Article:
Still, the man moves from the rear of the group to forward, bidding Valerie with a gesture, "Just in case." He starts walking at a fast clip around the grizzly on the car hood, keeping a healthy distance. Luther waves for the others to follow. "Keep together, and Miss Valerie, if you'd keep a couple feet up, make us look like the bigger badass, and… unappetizing."

The bear exhales a shuddering breath, steam explodes from its nostrils and it rises up halfway to a standing height on its hind legs and then drops down to slam it's impressive weight on the hood of the car. The blow breaks the hood, denting it inward in a single slam. The beast breathes in deep and snorts again, looking at Luther with coal black eyes before exhaling another loudly chuffed and threatening breath.

Fuck off, for those not fluent in bear.

“Oooh-kay, then, I don’t think that Yogi here is going to just let us wander on through,” Richard says as the bear rears up and then slams downwards, stepping back slowly and bringing both hands up. As if a bear knows what the universal symbol for ‘I’m unarmed’ is.

Also he’s not unarmed, as he’s holding a Banshee in his hand.

“Going with Plan Val, then,” he agrees with the others - rather than try to startle or scare it - “Think you can show him where a good pic-a-nic basket is, little sister?”

“I’ll catch up with you once I get a building or two between you,” Valerie responds with a grin, before she starts to run, run past the bear, waving at him with a “Hey Yogi, Jellystone is this way!” and waits to see if he’s taking the bait before she continues on, not too fast, not too slow, just right. The goldilocks zone of leading a bear on a chase, it would seem. It helps she isn’t actually running, and while she’s been using her ability for a while now, back in her body she only feels the slightest of tingling in her finger tips.

Helps that her nervous system isn’t really that functional south of her waist— she’d probably be tingling a lot more than she is otherwise. Not that her brother needs to know any of that, of course.

“This way, Mr. Bear,” she leads him on, until she finds a building she can slip into, sliding right through the half-busted door in hopes that the bear will spend the rest of his time trying to get through the door and not go after the people who didn’t run right by him. She’ll catch up once they start tugging her to show they’re at the maximum distance of her tether.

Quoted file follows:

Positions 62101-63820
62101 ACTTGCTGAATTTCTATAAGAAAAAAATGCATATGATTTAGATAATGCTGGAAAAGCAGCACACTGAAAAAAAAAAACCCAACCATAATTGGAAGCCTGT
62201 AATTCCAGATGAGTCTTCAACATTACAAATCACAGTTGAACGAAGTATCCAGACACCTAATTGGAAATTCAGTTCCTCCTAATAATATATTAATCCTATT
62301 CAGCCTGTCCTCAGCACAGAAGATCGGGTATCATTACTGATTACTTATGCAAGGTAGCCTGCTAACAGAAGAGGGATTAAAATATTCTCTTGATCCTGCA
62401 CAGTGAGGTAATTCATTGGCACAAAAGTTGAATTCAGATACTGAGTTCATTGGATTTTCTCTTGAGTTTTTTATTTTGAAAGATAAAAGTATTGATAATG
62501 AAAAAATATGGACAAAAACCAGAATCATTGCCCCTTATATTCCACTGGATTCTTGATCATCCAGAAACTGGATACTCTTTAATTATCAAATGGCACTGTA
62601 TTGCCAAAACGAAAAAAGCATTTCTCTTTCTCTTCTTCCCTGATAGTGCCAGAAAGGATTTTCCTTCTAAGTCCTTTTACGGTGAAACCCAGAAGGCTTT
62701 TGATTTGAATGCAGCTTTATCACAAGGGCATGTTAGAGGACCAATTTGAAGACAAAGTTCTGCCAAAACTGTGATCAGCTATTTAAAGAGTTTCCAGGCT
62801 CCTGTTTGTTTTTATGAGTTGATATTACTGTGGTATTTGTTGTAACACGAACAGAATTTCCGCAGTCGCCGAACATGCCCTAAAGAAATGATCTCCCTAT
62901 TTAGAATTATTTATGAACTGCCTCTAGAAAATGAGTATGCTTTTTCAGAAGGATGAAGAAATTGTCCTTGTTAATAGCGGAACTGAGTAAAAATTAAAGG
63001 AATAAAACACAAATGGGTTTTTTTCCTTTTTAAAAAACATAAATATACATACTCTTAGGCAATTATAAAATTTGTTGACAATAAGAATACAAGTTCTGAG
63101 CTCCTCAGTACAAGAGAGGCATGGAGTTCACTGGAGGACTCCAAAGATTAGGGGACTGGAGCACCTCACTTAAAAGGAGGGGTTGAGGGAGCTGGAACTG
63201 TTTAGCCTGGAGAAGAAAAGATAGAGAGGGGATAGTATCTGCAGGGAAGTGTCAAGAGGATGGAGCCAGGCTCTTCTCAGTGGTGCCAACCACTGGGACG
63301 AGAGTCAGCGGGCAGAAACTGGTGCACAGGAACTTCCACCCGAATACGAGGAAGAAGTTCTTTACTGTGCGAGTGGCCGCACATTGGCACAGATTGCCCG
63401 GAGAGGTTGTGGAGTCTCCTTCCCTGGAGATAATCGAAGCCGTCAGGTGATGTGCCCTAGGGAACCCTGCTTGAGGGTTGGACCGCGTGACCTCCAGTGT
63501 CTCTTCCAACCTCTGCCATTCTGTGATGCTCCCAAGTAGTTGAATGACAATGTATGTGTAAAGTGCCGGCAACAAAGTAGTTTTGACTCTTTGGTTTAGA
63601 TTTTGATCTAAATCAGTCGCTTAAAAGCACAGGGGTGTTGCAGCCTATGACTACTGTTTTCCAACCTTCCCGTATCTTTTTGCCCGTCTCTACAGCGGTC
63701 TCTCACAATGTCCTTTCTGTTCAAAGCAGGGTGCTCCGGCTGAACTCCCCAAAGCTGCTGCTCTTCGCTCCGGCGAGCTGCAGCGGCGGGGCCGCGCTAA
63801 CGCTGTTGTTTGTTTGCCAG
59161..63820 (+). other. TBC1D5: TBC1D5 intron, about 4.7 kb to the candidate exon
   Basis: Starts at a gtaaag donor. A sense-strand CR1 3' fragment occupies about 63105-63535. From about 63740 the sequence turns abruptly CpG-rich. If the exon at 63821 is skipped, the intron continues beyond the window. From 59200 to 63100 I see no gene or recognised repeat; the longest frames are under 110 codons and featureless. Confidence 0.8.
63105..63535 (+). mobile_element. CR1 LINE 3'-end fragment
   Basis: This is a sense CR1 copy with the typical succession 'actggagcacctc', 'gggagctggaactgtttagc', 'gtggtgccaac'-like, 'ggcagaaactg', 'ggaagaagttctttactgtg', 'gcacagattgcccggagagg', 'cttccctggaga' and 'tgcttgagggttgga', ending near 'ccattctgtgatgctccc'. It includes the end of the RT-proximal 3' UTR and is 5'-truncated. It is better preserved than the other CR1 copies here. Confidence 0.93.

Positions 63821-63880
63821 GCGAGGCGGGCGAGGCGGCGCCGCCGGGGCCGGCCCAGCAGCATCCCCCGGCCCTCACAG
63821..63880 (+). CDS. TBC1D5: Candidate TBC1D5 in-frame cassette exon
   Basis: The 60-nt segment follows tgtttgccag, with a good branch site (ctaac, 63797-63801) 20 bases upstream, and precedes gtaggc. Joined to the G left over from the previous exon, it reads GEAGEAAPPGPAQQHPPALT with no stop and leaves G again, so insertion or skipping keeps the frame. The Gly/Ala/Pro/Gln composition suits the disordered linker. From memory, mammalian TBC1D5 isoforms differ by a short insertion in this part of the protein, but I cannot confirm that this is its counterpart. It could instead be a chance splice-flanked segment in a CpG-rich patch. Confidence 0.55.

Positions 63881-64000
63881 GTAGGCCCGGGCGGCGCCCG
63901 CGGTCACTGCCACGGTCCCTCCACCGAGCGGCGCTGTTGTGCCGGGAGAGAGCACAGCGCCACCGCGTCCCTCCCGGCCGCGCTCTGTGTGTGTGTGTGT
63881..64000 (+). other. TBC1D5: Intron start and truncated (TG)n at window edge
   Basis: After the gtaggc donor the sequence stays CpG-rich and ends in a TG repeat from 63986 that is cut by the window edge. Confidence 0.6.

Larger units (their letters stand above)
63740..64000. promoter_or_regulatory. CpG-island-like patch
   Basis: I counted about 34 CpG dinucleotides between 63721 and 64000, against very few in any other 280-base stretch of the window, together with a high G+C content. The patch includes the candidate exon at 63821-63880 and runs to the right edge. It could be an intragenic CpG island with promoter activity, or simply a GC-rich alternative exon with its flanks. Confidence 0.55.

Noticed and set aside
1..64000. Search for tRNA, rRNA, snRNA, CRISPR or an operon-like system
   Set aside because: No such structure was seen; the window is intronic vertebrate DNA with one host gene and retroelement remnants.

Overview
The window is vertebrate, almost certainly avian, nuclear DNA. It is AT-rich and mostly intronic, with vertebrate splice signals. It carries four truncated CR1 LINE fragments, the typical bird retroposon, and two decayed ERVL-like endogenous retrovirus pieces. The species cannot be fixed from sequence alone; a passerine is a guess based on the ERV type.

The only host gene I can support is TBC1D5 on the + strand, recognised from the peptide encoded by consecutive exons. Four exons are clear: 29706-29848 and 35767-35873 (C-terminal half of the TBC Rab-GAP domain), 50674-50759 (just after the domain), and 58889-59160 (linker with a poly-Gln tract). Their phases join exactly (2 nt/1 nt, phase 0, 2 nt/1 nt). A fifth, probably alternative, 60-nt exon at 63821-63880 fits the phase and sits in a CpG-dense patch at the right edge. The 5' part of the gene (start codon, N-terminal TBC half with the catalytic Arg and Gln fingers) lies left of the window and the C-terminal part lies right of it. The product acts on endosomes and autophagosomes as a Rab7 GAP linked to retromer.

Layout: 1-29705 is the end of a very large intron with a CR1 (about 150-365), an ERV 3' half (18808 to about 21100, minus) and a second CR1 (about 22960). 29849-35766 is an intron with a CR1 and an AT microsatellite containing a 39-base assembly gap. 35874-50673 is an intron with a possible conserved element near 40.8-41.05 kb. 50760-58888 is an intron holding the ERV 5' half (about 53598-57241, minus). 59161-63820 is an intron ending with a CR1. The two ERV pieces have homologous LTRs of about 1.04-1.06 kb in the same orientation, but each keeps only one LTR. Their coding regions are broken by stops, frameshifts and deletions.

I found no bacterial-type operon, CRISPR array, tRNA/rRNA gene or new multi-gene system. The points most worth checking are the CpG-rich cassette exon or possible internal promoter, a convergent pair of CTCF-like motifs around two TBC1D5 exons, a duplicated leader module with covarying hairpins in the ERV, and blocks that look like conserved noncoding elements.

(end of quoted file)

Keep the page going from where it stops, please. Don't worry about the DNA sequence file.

Robyn watches in a bit of disbelief as this bizarre distract the bear plan actually works, relaxing just slightly. Still, she keeps her service pistol drawn, taking a deep breath. "Well." She watches as Valerie leads the bear away, a grin forming on her face. "That's one way to handle a bear. Better than killing it." She imagines, at least. Luther is right, that would be a pain to deal with, and the meat might not even be usable given where they are.

"Let's move before it gets bored and comes back." Warily, Robyn starts forward again. "I've never been to the chess park. Didn't have the patience," she admits. "Could probably do better now, but…" She trails off, closing her eye for a moment. "Wish I'd been to the park more. When you still could." All she ever did was run for exercise or occasionally find a spot to play in the park.

If she cared to look, she could probably find a lot of corners she played on once.

There’s some head-shaking from Luther for the exchange between Ray and Valerie, and a low mutter of “Yogi’s an asshole” under his breath. Only that’s probably audible, given his helmet radio. He watches Valerie lure the bear away, with a slightly worried crease to his brow, if only because it still looks like she’s being chased by a giant grizzly. His reaction to move after her and protect presents its conflicts. “The chess park was a pretty good place to be,” he says after a pause, looking back to Robyn and Ray. “Even if you didn’t play, just watching the games, laughing with the winners, sympathizing - or maybe not - with the losers.” And now? Hard to say where they stand on the board. Where he stands, in relation.

“So, Boss, you don’t actually know what you’re looking for out here? Or you got one of those ideas of yours.” Luther idly swings the bench piece he’s hefting, testing its weight and balance.